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Leah - Of Earth & Angels (2012)

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Leah - Of Earth & Angels (2012)

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1 	Prisoner 	5:05
2 	Remember 	4:14
3 	Old World 	4:00
4 	I Fade 	3:44
5 	Ex Cathedra 	4:27
6 	Ocean 	3:29
7 	A Thousand Years 	2:54
8 	Tragedy & Magic 	3:10
9 	Mainland 	4:58
10 	Say Yes 	4:12
11 	Confess My Love 	4:40
12 	Illusion 	4:12

Bass – Briton Liakakos
Drums, Percussion – Sean Lang
Lead Guitar, Rhythm Guitar – Dave Hughes
Vocals, Synthesizer, Piano, Music By, Lyrics By – Leah

 

Symphonic metal has a history of being grandiose to a fault. Nightwish, Epica, Xandria and a host of others have played their part in helping power metal's sister genre garner popularity. Subsequently, fans have come to expect music of a fast-paced, hard-hitting nature; ripe with choirs and even full-blown orchestras. Then we have Leah (McHenry). While her contemporaries fuel the more elaborate side of symphonic metal, Leah's approach is of a far more basic nature.

As an eponymous project, Leah is primarily concerned with the vocals. The Canadian singer is, as one would suspect, fairly operatic. Her deliveries are almost exclusively slow and deliberate, though never to the point of sounding like a personal endurance test. When things do pick up, it's often thanks to short-lived guitar solos ("Old World"), though Of Earth & Angel's latter half does take more initiative than the first, especially on its two closing tracks. Even then, Leah never belts out her notes with any sense of urgency. Reinforcing this style is the distinct lack of instruments beyond guitar, bass and drums. The fact nearly every other symphonic band makes said elements integral to their music ends up working to Leah's favor. If anything, one may find themselves wanting to hear little to no instruments as the album goes on. Much of this has to do with how Leah's voice sounds. This isn't so much due to tonality so much as singing style; it's easy to imagine her serene vocals vibrantly emitting from a stage only to delicately echo off the walls. "Tragedy & Magic," one of the album's shortest tracks, makes for a proper showcase of this.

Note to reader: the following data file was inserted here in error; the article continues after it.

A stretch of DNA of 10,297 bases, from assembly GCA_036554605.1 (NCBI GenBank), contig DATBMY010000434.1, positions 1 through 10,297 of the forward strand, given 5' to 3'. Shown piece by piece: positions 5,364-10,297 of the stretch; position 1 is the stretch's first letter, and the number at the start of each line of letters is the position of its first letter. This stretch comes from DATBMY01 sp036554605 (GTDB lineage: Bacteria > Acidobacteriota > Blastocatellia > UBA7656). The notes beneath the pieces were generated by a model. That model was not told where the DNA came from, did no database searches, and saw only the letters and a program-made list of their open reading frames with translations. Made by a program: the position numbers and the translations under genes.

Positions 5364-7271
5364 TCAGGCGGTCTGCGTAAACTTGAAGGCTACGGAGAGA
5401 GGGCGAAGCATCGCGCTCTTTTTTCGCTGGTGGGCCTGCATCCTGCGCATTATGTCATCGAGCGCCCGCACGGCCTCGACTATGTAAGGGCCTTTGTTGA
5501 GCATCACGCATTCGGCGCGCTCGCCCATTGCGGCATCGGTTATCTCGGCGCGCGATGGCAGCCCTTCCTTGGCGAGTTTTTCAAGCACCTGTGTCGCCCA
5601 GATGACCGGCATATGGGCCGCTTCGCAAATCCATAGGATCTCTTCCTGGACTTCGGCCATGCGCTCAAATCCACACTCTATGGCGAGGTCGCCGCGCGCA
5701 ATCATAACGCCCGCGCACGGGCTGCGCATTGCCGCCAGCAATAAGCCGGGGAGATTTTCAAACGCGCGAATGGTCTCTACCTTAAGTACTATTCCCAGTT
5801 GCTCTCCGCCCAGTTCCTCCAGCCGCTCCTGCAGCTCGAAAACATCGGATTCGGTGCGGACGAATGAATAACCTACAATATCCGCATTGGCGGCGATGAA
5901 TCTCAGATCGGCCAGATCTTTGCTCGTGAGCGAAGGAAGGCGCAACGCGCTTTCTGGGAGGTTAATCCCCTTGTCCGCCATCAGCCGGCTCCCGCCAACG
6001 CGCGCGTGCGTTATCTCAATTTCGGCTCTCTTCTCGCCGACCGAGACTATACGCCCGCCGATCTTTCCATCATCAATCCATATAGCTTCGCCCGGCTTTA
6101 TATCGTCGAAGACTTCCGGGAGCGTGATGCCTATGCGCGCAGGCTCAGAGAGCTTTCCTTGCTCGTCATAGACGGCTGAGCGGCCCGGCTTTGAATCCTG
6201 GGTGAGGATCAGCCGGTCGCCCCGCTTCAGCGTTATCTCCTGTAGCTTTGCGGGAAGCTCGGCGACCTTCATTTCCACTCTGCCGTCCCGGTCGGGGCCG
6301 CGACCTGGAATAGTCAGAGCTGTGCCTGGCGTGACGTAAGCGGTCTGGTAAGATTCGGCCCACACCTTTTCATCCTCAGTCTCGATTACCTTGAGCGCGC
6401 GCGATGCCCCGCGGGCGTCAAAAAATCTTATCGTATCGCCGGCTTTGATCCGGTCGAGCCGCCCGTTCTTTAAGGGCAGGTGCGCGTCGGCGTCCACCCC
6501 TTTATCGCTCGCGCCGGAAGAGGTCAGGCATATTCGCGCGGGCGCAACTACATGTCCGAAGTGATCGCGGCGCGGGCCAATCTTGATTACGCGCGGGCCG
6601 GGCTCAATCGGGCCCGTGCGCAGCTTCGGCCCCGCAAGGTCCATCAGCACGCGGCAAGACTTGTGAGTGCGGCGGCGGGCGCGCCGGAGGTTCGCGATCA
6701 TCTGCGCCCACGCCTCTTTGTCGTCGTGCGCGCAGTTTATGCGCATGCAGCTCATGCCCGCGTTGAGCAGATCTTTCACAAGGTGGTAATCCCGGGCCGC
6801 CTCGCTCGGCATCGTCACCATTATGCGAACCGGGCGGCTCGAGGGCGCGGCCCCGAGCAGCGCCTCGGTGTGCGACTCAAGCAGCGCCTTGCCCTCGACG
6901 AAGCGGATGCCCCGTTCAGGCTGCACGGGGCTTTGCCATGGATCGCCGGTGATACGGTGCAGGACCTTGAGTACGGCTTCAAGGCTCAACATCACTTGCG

Another reason Of Earth & Angels makes a strong case for Leah's vocals, at the expense of the album's overall quality, is how it sounds instrumentally. It's easy to get the impression that each song was given non-vocal backing for the sake of technically being a metal album. The light folk influences are mostly befitting and serve as an appropriate background for the gleaming subject of focus. Even so, everything is downplayed to where it starts to feel like an afterthought, but still achieves some degree of distraction. The guitar playing is primarily to blame. David Hughes feels like he's caught somewhere between restraint and disinterest, which may have to do with Of Earth & Angel's own reluctance to fully stretch out. Album closer "Illusion" is one pleasant exception, thanks to everyone performing in a more upbeat manner. By and large, however, the preceding tracks demonstrate a lack of genuine symbiosis between singer and guitarist.

Of Earth & Angels both presents and realizes plenty of potential, especially for a debut from a mostly unknown artist. Where it blunders most is with regards to direction, a misstep that's more of a mild annoyance than anything else. Outside of Leah's vocals, however, nothing stands out, so prospecting listeners can take solace in the fact it's easy to appreciate what she has to offer. Whether Leah chooses to define herself with more folk influences or greater concentration on her singing remains to be seen, but either avenue is bound to result in ample enjoyment. --- Xenorazr, sputnikmusic.com

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